Structural Timber Award Win – Latest
The reasons for timber as the central construction
The Structural Timber Awards provide one of the most effective platforms to showcase timber innovations and promotes excellence in the use of structural timber technologies. The awards recognise best practice and the accomplishments of groundbreaking projects.
Marmalade Lane is one of the largest co-housing developments ever built in the UK and the first cohousing scheme in Cambridge. Situated in the Orchard Park area, north of Cambridge City Centre, the development is on a plot that was originally earmarked for a large volume builder.
Marmalade Lane consists of 42 homes with one to five bedrooms arranged in three terraces and a three storey block of flats. The arrangement of the terraces and the block of flats around communal spaces is another key to the success of the design. Customisation was a critical component of the brief from the outset and early engagement with the co-housing team allowed the designers to take their layout selections forward into the development of the varied house designs.
As a cohousing scheme adopting sustainable design principles was a central part of the development brief therefore the specification of timber for the primary structure of the housing was an obvious choice. Timber structures are an effective carbon store and therefore significantly reduce the carbon footprint of a project. The timber systems adopted at Marmalade Lane were the best solution for this development because not only do they have a low carbon footprint during their manufacture and assembly but they are also built with a high specification in terms of airtightness and thermal performance which leads to important energy savings during the lifetime of the homes.
Lowering the environmental impact
The three terraces were constructed using the Swedish prefabricated timber frame system supplied by Trivselhus and engineered by Elliott Wood. The three storey linear block of flats and community building were designed by Elliott Wood, engineered by Eurban and fabricated in Austria by Stora Enso.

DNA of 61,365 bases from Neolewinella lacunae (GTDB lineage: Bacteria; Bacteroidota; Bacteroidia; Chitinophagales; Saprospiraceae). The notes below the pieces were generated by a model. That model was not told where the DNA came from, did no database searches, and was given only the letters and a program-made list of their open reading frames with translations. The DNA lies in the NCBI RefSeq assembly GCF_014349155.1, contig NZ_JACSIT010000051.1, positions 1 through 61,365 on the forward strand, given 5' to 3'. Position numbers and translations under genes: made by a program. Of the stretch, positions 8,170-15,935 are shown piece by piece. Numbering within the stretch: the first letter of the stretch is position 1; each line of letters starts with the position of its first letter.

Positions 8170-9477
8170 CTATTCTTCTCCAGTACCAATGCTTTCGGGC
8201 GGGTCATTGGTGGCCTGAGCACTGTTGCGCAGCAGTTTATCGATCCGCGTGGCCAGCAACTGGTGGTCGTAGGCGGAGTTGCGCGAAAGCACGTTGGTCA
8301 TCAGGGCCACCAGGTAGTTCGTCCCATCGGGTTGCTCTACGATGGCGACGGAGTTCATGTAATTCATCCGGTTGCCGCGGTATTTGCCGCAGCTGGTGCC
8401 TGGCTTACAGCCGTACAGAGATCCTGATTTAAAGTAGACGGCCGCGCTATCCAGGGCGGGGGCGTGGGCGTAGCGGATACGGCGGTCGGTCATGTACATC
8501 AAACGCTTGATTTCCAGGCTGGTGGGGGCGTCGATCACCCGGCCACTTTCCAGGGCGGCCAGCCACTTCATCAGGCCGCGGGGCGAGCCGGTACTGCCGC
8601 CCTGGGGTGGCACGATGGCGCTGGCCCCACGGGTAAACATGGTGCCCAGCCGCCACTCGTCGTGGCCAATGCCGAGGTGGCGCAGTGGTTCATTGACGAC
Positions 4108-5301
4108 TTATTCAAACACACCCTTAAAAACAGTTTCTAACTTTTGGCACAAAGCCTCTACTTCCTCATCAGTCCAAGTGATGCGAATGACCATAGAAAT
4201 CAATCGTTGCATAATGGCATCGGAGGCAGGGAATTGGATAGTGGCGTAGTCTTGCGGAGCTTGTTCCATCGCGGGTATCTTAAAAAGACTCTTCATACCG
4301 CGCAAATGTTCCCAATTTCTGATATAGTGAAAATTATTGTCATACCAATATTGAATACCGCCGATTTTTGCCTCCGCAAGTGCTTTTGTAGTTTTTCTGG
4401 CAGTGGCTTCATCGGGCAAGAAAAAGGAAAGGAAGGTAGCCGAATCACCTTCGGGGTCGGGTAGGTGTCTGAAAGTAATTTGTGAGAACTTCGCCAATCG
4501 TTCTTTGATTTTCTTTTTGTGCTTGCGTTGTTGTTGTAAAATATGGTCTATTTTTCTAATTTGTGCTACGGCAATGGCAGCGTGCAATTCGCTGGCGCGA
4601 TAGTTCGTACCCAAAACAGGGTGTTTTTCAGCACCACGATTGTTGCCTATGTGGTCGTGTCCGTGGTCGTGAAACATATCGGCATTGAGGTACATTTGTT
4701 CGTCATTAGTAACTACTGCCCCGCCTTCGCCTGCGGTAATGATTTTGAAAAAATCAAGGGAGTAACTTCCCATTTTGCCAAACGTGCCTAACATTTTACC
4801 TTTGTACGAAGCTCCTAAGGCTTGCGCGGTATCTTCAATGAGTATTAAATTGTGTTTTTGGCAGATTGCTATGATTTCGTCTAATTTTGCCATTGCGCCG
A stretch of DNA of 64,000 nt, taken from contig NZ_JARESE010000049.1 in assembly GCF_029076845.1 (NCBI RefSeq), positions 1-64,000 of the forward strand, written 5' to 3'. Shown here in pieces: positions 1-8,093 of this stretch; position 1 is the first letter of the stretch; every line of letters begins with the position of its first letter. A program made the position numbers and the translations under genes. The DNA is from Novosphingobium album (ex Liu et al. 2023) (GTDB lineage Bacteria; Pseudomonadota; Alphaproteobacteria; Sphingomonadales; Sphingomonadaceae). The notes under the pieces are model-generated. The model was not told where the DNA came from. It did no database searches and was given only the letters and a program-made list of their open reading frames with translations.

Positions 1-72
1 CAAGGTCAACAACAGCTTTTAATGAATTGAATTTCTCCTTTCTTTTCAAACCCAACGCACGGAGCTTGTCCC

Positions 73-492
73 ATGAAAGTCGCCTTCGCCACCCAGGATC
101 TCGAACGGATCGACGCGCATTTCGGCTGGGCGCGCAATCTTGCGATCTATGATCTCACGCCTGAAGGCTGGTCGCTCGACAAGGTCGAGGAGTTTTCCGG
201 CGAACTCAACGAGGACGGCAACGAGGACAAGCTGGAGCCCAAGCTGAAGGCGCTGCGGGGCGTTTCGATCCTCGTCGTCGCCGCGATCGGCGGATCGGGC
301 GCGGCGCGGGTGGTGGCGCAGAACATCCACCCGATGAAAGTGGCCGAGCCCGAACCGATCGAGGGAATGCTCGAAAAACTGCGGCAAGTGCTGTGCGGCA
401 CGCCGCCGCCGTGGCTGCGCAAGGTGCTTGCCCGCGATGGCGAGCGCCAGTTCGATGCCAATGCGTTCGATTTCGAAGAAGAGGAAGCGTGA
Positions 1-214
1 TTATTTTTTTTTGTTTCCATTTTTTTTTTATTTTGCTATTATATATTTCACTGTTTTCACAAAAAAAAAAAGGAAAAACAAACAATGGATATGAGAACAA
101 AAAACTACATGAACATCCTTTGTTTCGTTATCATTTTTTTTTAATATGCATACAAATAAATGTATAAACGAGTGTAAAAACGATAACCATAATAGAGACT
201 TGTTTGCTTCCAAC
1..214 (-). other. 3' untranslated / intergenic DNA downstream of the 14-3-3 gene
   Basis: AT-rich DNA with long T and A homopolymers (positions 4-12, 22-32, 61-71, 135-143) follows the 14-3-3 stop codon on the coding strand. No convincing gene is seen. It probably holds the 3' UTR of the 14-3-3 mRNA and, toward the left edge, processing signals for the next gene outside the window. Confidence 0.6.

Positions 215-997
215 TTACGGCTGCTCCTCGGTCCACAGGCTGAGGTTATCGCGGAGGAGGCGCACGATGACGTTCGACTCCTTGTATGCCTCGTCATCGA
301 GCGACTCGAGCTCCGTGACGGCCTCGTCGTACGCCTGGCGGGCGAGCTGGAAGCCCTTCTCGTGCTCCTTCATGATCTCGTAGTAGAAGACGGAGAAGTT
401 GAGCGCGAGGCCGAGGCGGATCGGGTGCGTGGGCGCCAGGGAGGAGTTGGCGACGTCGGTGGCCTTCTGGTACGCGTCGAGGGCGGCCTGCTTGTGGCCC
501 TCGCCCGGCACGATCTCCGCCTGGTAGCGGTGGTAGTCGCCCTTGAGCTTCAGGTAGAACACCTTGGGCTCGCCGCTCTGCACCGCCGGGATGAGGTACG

Both Trivselhus and the CLT wall, floor and roof elements achieve very high levels of environmental performance in terms of airtightness and heat transfer. Other elements that have contributed to the energy efficient design include the triple glazing which are standard within the Trivselhus system, and the installation of air source heat pumps and MVHR units. The scheme’s energy efficiency was modelled using Passivhaus software which calculated the average annual heat loss to be 35kWhr/m2, this is close to reaching the Passivhaus standard of 30kWhr/m2. All these aspects help reduce the environmental impact of the scheme as well as keeping energy bills low.
We are particularly proud of this award and of the project. Despite some bad press of late, we believe there is a place, and good reasons, for timber buildings. On the same night as winning the award, Elliott Wood held an event at The Building Society with a range of professionals and specialists from the construction industry to discuss the use of timber in buildings, the reasons to use it, the reasons not to, what is the truth and where we go from here. The finding of which will be published soon.